Sunday, November 11, 2018

Saying Good-bye

My name is Gwyned Trefethen.
I am the featured art quilter on
and @52quilters November 5 - 11, 2018.


Little Lake Butte
des Morts in Fall
by Gwyned Trefethen
Private Collection
It is that bittersweet time when I must relinquish my role as author of the 52 Quilters blog posts. It has been a delight sharing what I have gleaned over my 30 years of quilting, especially those years devoted to art quilting. One lesson I seemed destined to learn repeatedly is the emotional arch of creating art. It is an emotional rollercoaster ride every time I make a new work of my own design. It begins filled with promise. I am blown away by my genius and can't wait to get started on this latest germ of an idea. This usually means doing research and test driving various vague design concepts on paper or using EQ8. The euphoria continues as I select the fabrics/palette I will use. My mind drifts over the various approaches and techniques most appropriate to achieve my vision. Then the frenetic pace slows and I begin work in earnest. Perhaps I have pieced a few blocks, or created a cartoon as a guide to place appliqué pieces. The excitement  diminishes, as the gap between my vision and my work widen. It isn't unusual for self doubt and negative internal dialogue to start up and continue for the next period as my work comes together, but feels less than satisfactory. I have learned to focus, preserver, and trust my original instinct to make the work, very, very rarely giving in to the disillusionment. When the work is done, I see those tiny flaws, imperceptible to others.  I am shocked, months later, when those flaws have miraculously disappeared. 
by Esterita Austin

Influential Books and/or Quilt Artists

The design element I struggle with most is space. Perhaps this is why I was blown away the first time I saw work by Esterita Austin. In 2001 she was working on a series based on ancient stone buildings, paths, and wells. She is one of the early pioneers of Misty Fuse, a spider web like fusible that led to many fiber artists leaving needle turn appliqué behind in favor of the much faster, simpler method of fusing any shape piece to fabric.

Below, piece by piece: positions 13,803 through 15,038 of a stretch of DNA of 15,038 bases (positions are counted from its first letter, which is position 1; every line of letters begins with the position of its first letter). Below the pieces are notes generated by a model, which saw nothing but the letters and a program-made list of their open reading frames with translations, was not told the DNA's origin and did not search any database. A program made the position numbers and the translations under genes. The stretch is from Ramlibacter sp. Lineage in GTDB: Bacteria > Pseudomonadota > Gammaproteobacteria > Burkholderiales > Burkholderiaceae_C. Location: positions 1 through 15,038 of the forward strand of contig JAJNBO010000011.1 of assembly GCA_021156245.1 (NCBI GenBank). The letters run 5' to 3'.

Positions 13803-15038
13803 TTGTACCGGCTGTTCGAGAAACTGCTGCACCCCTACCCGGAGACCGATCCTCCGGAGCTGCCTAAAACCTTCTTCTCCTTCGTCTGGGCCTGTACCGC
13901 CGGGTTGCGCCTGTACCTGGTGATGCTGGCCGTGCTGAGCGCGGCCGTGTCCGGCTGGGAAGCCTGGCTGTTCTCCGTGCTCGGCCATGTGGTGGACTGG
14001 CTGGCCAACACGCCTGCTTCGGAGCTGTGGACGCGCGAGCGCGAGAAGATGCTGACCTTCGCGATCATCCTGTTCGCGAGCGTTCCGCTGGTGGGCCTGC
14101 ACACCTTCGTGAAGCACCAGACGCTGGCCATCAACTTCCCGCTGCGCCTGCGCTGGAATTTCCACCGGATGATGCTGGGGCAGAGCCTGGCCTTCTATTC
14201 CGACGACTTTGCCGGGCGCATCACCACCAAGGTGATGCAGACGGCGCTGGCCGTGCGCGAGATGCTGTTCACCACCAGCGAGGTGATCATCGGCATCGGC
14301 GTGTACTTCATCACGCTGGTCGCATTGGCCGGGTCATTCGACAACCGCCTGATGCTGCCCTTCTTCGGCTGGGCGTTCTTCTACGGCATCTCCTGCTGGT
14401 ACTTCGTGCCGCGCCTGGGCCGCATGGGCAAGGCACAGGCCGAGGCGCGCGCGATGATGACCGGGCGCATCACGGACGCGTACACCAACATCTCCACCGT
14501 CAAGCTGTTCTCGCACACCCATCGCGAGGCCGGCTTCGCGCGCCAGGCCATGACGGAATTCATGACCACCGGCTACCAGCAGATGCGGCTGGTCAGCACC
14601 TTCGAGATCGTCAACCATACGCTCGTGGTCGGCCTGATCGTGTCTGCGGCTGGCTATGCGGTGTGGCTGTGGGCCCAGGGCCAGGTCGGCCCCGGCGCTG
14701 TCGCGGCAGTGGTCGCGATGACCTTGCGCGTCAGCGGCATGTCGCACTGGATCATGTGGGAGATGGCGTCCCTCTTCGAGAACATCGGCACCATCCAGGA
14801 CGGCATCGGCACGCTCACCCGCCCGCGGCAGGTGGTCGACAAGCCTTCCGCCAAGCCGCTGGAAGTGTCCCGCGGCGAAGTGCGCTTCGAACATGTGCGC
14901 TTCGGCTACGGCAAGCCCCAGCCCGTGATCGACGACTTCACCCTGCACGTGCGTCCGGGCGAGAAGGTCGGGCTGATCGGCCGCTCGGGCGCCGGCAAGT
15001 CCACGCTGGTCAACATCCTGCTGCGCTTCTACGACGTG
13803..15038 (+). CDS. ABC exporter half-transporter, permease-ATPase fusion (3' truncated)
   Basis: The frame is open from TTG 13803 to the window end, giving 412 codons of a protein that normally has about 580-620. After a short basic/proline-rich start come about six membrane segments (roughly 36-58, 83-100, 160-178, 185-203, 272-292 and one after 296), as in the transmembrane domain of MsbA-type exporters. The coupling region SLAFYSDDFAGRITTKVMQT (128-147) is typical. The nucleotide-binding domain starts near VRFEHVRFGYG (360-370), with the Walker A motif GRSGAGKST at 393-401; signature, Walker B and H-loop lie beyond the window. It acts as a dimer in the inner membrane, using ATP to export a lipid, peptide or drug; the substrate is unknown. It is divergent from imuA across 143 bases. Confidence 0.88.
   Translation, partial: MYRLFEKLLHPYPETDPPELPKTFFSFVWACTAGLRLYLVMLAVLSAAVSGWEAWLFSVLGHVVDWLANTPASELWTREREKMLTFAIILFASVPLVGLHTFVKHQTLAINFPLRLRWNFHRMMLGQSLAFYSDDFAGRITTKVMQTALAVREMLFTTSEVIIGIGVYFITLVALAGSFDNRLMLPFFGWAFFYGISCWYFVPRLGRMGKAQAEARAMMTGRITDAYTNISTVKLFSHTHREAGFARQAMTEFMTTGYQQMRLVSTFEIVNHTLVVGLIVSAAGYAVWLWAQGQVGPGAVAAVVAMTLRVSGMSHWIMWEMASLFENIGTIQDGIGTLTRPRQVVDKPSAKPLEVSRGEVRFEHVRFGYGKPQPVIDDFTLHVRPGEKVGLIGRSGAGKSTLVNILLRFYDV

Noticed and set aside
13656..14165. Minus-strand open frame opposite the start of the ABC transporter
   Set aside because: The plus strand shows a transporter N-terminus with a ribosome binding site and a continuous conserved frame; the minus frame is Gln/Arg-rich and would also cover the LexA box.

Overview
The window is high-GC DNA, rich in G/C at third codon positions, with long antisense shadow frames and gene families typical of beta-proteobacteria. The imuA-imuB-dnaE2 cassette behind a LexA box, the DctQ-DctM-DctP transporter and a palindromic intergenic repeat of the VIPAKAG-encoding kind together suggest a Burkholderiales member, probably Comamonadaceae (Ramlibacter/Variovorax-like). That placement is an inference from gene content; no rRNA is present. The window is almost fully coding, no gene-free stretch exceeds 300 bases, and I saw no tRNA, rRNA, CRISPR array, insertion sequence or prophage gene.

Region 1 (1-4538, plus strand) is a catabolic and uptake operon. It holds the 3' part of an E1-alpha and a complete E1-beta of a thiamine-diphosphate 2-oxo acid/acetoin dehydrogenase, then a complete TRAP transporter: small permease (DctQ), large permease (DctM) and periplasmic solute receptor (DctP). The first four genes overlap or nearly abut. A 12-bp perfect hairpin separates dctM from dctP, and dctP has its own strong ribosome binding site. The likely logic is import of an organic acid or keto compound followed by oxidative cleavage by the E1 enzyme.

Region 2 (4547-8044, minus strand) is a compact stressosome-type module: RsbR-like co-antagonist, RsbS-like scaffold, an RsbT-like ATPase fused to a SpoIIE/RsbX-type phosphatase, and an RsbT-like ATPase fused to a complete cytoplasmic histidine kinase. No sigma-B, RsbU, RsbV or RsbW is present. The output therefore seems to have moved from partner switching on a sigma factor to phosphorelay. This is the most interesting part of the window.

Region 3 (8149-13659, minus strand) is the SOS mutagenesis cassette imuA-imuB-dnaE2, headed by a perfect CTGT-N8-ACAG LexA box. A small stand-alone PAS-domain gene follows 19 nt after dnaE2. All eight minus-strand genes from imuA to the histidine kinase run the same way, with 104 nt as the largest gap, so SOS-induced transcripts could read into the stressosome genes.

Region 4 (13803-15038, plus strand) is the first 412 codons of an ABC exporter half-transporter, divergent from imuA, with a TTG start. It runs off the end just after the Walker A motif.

Lets Look At Space:

Space is what gives a 2D artwork a sense of depth. This can be done in several ways, often used together, to create the illusion of depth. How objects are positioned in the work, shading, and use of a one or two point perspective all help give the illusion of depth.

Minot Beach, N. Scituate, Massachusetts
Photo taken by Dana B. Eagles
Tip of the Day:

Don't let insecurity, self doubt, fear, needing to be perfect, or not knowing how to do something, hold you back from making new work. The more work you make, the more confidence you will develop, especially to push through the difficult parts. Making art is a journey, sometimes arduous, but always worth it.

Final Words:
Thank you for joining me in a week immersed in the world of art quilts. It has been a pleasure to host 52 Quilters.

Social Media Addresses and Affiliations:

Instagram: gwynedtrefethen

Juried Artist Member (JAM) and Board Member of Studio Art Quilt Associates (SAQA)


  1. Thanks for all the great information about creating art quilts and where you find your inspiration. I am looking at the sun rises, and sets with a new eye!

    1. It has been my pleasure, Linda. I had a great time researching and preparing my posts. Thank you for inviting me to participate.